Perhaps this time we will let "our hero" Godzilla get some actual rest before dispatching him to battle the world's other major MUTOs? Is that too much to ask? We've known for months that Legendary is eager to stay in the 'Godzilla' business after the success of this summer's awesome Gareth Edwards' feature film -- after all, they did announce a sequel to the film within days of it hitting the big screen -- but there have been plenty of lingering questions as to when that would happen and who (or what) we could expect to see in the next feature.
Hot on the heels of the success of The CW's 'Arrow' television series comes the network's crack at another beloved DC superhero with their soon-to-premiere series 'The Flash.' Starring Grant Gustin as Barry Allen (aka the fast-moving Flash), the new series spins off from 'Arrow,' but still promises to take the eponymous hero into a new direction -- you know, and quickly. The network has debuted a new teaser for the series at Comic-Con, and it's a fun and fresh look at what we can expect to see in the new series.
Every year, Comic-Con comes complete with some major surprises -- be it the announcement of an unexpected film or the reveal of a major piece of casting -- but rarely do such surprises involving rap superstars randomly popping on stage in the middle of a panel to sing their biggest hit alongside one of entertainment's most beloved leading men. In what has to be a first-time event, Biz Markie interrupted the 'Book of Life' panel to jam out to his classic jam, "Just A Friend," and was then...joined by star Channing Tatum?
If it's Saturday at Comic-Con, it's time for the big guns to come out, and Warner Bros. has done that with some serious style. The studio's panel opened with a big, bruising look at 'Batman V Superman: Dawn of Justice,' thanks to a new trailer (and more on that to come -- much more!), before director Zack Snyder trotted out stars Ben Affleck, Henry Cavill, and Gal Gadot to greet their fans.
Just when it seemed that Marvel's 'Ant-Man' was getting back on track after all that Edgar Wright-exiting and replacement director-searching, it appears that the Peyton Reed production has been hit with another major setback. Deadline reports that Patrick Wilson, Matt Gerald, and Kevin Weisman have all dropped out of the film, scheduled to go into production later this year. With Marvel set to hit Hall H tomorrow for one of their always-impressive Comic-Con presentations, it sure sounds like the 'Ant-Man' table will be unexpectedly undermanned.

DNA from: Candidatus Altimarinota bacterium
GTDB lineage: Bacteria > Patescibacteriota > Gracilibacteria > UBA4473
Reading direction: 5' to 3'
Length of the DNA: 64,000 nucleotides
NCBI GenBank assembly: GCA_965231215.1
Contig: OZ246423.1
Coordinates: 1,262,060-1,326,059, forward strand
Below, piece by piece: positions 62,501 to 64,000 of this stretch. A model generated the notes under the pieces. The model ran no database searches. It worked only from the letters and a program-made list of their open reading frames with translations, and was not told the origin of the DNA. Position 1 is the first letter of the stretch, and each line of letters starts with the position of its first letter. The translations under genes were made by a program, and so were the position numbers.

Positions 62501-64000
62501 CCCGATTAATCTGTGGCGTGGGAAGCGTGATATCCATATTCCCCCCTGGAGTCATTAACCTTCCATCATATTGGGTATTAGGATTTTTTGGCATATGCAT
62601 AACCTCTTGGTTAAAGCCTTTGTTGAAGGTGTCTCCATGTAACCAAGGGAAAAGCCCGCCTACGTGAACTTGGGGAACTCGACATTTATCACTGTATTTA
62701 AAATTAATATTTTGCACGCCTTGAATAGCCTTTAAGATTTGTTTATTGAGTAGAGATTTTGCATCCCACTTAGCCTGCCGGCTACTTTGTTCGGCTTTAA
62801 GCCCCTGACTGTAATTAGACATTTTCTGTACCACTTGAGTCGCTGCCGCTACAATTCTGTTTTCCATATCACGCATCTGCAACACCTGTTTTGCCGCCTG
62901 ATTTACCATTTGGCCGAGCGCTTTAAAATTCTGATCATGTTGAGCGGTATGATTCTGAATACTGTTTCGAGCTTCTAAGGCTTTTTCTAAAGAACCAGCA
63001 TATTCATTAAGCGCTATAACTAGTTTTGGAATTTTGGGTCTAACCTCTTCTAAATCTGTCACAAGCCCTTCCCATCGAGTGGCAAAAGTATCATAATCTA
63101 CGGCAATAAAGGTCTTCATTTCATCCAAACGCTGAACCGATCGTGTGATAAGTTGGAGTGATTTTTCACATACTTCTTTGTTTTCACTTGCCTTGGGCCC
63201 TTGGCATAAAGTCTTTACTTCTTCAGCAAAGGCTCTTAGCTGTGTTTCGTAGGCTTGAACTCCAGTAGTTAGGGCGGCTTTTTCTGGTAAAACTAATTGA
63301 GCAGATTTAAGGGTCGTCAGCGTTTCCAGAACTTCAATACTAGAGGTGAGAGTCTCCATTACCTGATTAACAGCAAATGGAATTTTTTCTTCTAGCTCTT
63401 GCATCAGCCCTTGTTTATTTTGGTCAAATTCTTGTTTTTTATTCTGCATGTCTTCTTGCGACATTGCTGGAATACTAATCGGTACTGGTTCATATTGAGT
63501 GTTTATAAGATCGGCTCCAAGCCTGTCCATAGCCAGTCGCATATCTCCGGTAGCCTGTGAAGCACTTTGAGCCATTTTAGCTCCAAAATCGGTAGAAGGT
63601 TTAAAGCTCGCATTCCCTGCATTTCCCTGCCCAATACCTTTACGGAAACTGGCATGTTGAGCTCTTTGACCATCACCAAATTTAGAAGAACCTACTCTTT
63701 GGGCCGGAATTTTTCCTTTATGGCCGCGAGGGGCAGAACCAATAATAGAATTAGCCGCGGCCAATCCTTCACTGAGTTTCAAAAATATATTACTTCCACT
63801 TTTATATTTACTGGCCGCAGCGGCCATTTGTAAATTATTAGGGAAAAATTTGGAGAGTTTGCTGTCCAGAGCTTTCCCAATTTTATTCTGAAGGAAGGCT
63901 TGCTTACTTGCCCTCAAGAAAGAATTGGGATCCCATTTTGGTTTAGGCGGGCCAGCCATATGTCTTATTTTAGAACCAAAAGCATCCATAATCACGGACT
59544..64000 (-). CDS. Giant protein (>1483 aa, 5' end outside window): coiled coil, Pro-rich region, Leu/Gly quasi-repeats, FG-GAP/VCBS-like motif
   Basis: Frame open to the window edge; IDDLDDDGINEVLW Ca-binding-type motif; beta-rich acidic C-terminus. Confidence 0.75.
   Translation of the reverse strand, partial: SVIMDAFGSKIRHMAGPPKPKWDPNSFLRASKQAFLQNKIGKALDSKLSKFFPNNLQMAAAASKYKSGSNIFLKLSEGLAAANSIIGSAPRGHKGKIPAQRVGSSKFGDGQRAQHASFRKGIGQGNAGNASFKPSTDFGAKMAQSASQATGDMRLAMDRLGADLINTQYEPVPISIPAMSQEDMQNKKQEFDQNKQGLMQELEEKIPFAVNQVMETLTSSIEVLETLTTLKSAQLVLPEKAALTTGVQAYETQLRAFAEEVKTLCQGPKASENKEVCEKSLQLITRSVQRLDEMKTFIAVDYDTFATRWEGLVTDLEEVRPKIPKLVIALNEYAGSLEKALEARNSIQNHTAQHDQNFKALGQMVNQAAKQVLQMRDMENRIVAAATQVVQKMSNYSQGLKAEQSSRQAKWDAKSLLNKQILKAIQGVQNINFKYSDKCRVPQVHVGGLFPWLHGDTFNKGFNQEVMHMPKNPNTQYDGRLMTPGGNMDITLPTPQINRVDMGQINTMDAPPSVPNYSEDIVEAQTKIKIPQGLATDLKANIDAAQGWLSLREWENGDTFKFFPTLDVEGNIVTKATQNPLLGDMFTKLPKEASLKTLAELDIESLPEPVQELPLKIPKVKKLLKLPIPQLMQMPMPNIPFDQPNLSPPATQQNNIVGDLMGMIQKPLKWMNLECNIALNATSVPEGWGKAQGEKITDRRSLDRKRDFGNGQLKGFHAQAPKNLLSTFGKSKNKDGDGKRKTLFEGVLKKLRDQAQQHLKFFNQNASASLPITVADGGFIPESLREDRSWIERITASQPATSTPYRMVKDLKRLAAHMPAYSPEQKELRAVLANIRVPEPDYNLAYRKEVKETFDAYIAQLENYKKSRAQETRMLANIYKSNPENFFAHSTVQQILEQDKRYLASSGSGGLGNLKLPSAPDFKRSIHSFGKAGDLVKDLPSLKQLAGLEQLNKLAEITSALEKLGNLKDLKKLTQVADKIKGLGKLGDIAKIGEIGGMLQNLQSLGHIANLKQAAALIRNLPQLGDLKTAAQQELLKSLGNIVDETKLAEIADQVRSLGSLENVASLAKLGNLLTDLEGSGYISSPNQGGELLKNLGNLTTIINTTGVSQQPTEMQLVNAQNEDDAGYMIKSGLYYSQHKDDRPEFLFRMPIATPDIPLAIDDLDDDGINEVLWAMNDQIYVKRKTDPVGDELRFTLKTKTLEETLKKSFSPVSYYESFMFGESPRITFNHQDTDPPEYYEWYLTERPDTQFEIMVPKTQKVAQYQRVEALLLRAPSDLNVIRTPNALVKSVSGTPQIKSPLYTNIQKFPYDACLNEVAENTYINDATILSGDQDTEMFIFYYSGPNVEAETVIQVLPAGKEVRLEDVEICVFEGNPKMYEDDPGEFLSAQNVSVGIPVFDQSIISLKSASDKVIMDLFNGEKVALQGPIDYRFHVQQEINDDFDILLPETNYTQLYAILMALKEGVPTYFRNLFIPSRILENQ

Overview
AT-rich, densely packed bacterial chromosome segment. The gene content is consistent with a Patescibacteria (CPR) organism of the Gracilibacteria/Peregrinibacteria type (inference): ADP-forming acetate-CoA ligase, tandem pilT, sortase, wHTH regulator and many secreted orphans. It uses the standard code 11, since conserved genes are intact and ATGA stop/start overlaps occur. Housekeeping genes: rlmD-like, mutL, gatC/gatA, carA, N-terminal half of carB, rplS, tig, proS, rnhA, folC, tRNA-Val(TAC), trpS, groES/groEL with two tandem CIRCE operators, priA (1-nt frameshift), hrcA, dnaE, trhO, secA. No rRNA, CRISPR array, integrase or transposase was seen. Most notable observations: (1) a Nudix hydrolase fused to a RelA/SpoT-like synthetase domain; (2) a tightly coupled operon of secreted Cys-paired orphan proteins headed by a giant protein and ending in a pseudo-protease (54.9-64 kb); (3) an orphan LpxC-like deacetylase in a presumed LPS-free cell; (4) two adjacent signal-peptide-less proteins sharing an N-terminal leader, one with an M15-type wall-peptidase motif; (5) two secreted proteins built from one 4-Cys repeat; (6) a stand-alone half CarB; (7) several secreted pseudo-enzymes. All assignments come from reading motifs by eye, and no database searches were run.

HBO's smash hit 'Game of Thrones' might make for some very serious television, what with all that blood and death and battling and poisoning and dirty political machinations, but that doesn't mean that the series is without its own special humor, even if it not all of it makes its way into the final product. Turns out, when it comes time to film the small screen version of the beloved George R.R. Martin book series, even 'Game of Thrones' can't get away from tongue-twisting misread lines, a few unplanned pratfalls, and some unexpected getting down.
In a surprise move, this year's Screen Gems Comic-Con panel turned most of its attentions and energies to a film without a cast, a director, or a script in place: the long-teased 'The Last of Us' feature film. The film was officially announced back in March, and producer Sam Raimi and video game creator Neil Druckmann (who is now officially on board to write the script for the film) popped up at this afternoon's panel to talk about the feature film as part of Screen Gems' future-leaning panel.
Earlier this month, 'Doctor Who' showrunner Steven Moffat teased a "big introduction" and a "dynamic" hour of television for the series' eighth season premiere, and nothing says "big" and "dynamic" quite like a giant viewing on a massive screen. The BBC has just announced that they are indeed going literal with Moffat's promise: the new season premiere will bow on a big screen near you.
Beloved actor Morgan Freeman has apparently found a strange new way to help him wind down after a long shoot or two -- while some people take up crafting in the later years, or perhaps get into vintage cars, maybe even fill their vacation time with cruises to exotic locales, Freeman is into something just a little bit different. Bees. He's a beekeeper now. "Morgan Freeman, Beekeeper." They like him. He likes them. Sounds pretty sweet, right?
You know the drill by now: a big star hits up a late night talk show to chat, laugh, maybe play a game, plug their latest project, and show a clip. It's a standard way to do things, but you know who doesn't care about standard ways of doing things? Dwayne "The Rock" Johnson. And, really, who are we to argue with him?
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